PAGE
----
26th Sunday Ordinary Time
Year B

The Spirit came on them also

During her rounds, a Catholic social worker in Corning, New York got acquainted with Orrin, who was on the relief rolls. Orrin, 82, lived alone in a shanty on the edge of this small upstate city. He was just about as poor as he could be, but attracted her by his quiet, cheerful dignity.

One day he told her a little about himself, and she began to understand why he was so serene.

"I belong to the Gospel Tabernacle," he said. "I go to church on Wednesday night, and there isn't a fuller church in town." "When I get up mornings, I pray for an hour. I pray for everybody I'm going to meet each day. Then I read my bible for an hour. At night I read the bible again."

Orrin's remarks set the Catholic woman thinking. "I believe," she said to herself, "that I belong to the true Church. But this sweet little man seems to be much closer to God than I am!"

God has indeed given us one true church as the authorized channel of salvation. But that does not prevent Him from working out "special arrangements" with those who are not registered members of the Church. That is why Jesus told his apostles not to forbid a man outside their own number to invoke the name of Christ against demons. "Anyone who is not against us," He explained, "is with us." Moses had taken the same stand when Joshua tried to stop the preaching of the two men who had not been officially called to membership in the committee of seventy elders. "Are you jealous for my sake?" Moses asked Joshua. "Would that all the people of the Lord were prophets!" How the Spirit dealt with the two unofficial preachers was His business; and it was clear He "had come to rest on them also." (Numbers 11:25. Today's first reading.) We have no right to pass judgment on God's generosity towards any of His children.

-Father Robert F. McNamara

Q547: Cut off what? Pluck out what? Can Jesus be serious about such radical actions as maiming or crippling your own body (Mark 9:38-48)?

You have to recognize that Jesus is using a figure of speech here, one very common in the Semitic world of his time. He is using exaggeration – hyperbole – to make a special point. Basically he is saying that you may need to take radical action right now to change your attitudes. If those attitudes are getting in the way of true discipleship, then they must go.

The key is to remember that Jesus came to save all humankind – not just Jewish folks; not just Catholics; not just martyrs. It isn’t just the Club that counts; it is fidelity to the Head of the Club that matters! Fidelity and attention to the teachings of the Head ought to lead the members of the Body to correct behavior. Moses (Nm 11:25-29) and Jesus (Mark’s gospel) are both pointing to the Giver of gifts, not the group who receives the gifts. There is no room for a mentality of exclusivism or isolationism. Fr. Leonard Feeney, SJ risked excommunication for preaching that way in the last century. The world’s bishops at Ecumenical Council Vatican II taught clearly that the one true religion subsists in the Catholic and Apostolic Church; but they also taught that all humanity has immunity from coercion by the holders of an “exclusive” mentality (Dignitatus Humane, #1; 1965).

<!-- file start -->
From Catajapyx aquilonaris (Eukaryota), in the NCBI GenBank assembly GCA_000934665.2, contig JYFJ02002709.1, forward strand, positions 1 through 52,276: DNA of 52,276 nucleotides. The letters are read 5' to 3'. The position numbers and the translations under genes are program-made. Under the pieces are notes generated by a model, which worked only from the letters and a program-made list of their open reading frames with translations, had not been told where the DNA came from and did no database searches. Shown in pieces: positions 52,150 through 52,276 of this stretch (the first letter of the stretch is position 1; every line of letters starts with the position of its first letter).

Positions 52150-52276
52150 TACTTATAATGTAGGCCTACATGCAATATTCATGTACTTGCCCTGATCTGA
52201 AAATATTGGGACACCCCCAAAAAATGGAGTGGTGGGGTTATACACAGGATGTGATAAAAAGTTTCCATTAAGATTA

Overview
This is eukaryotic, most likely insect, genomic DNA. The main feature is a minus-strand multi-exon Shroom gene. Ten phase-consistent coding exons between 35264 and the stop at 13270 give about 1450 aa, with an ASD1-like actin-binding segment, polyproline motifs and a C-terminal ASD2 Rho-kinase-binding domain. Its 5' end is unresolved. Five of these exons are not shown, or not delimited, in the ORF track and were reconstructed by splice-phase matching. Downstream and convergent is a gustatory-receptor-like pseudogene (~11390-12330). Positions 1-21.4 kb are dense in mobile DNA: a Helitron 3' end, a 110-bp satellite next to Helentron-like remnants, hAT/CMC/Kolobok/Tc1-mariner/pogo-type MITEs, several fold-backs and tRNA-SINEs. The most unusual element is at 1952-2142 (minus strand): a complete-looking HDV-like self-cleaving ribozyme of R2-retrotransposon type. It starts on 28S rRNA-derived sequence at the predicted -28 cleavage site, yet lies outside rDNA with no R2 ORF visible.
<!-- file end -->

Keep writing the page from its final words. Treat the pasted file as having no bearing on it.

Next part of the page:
Neither is there room for sinful actions that are not remedied. Many years ago Paul Achtemeier suggested some modern parallels to the radical actions proposed by Jesus back in his time. “If your TV causes you to sin: turn it off! If your computer causes you to sin: disconnect it! If your magazine subscription causes you to sin, cancel it! If your job position or power causes you to sin, resign! If your bank account causes you to sin, give it away.” In other words, absolutely nothing is worth jeopardizing your eternal life with Jesus Christ!

KNOW YOUR CATECHISM! Jesus talked about Gehenna many times, warning his listeners about attitudes and actions that remain unconverted (CCC #1034). We must not take his words lightly! We must get to the root of our problems, and launch a course correction.

Insiders and Outsiders
The relationship between members of a special group or community with those who do not belong to it can sometimes present a problem. We see good examples of that in today's readings. Both Moses and Jesus are able to see God at work in outsiders. In the first reading Joshua asks Moses to stop some people from prophesying because they were not publicly called to be prophets. Moses reprimands Joshua and wishes that God would give this gift to all the people. In the Gospel the disciples tell Jesus that they tried to stop someone from exorcizing demons in Jesus' name because he was not one of them. But Jesus tells them "any one not against us is for us." Both readings teach us that God can give his gifts wherever and to whomever he wants. In the second part of the Gospel Jesus holds "insiders" to a very high standard of behavior among themselves. He warns against leading others into sin by bad behavior. Even though he speaks metaphorically about cutting off hands or eyes, the metaphor stands for something that must never be compromised. No matter what gifts we have been given, or what power and authority we may have, we must be ready to learn from others and to serve all.

Lord, your gifts give joy to my heart. Help me to recognize the gifts of the Spirit in others and to use our own gifts wisely and unselfishly. Help us to see your presence in those who are not of our community.